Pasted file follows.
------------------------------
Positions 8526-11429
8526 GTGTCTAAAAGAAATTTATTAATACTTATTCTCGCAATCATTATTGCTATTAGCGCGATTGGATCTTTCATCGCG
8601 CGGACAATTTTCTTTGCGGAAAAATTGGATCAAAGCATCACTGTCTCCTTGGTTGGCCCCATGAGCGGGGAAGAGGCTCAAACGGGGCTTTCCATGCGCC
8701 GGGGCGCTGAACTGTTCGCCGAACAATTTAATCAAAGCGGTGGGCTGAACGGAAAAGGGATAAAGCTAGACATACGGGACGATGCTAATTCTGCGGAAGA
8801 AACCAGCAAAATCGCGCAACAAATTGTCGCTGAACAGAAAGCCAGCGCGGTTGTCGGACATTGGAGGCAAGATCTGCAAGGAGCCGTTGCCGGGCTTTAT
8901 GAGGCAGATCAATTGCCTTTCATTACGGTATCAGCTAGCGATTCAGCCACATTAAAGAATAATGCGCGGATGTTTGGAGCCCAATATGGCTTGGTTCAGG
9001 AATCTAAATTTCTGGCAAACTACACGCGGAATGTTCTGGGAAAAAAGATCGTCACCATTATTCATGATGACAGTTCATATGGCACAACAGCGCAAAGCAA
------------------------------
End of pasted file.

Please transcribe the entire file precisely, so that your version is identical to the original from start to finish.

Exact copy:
Positions 8526-11429
8526 GTGTCTAAAAGAAATTTATTAATACTTATTCTCGCAATCATTATTGCTATTAGCGCGATTGGATCTTTCATCGCG
8601 CGGACAATTTTCTTTGCGGAAAAATTGGATCAAAGCATCACTGTCTCCTTGGTTGGCCCCATGAGCGGGGAAGAGGCTCAAACGGGGCTTTCCATGCGCC
8701 GGGGCGCTGAACTGTTCGCCGAACAATTTAATCAAAGCGGTGGGCTGAACGGAAAAGGGATAAAGCTAGACATACGGGACGATGCTAATTCTGCGGAAGA
8801 AACCAGCAAAATCGCGCAACAAATTGTCGCTGAACAGAAAGCCAGCGCGGTTGTCGGACATTGGAGGCAAGATCTGCAAGGAGCCGTTGCCGGGCTTTAT
8901 GAGGCAGATCAATTGCCTTTCATTACGGTATCAGCTAGCGATTCAGCCACATTAAAGAATAATGCGCGGATGTTTGGAGCCCAATATGGCTTGGTTCAGG
9001 AATCTAAATTTCTGGCAAACTACACGCGGAATGTTCTGGGAAAAAAGATCGTCACCATTATTCATGATGACAGTTCATATGGCACAACAGCGCAAAGCAA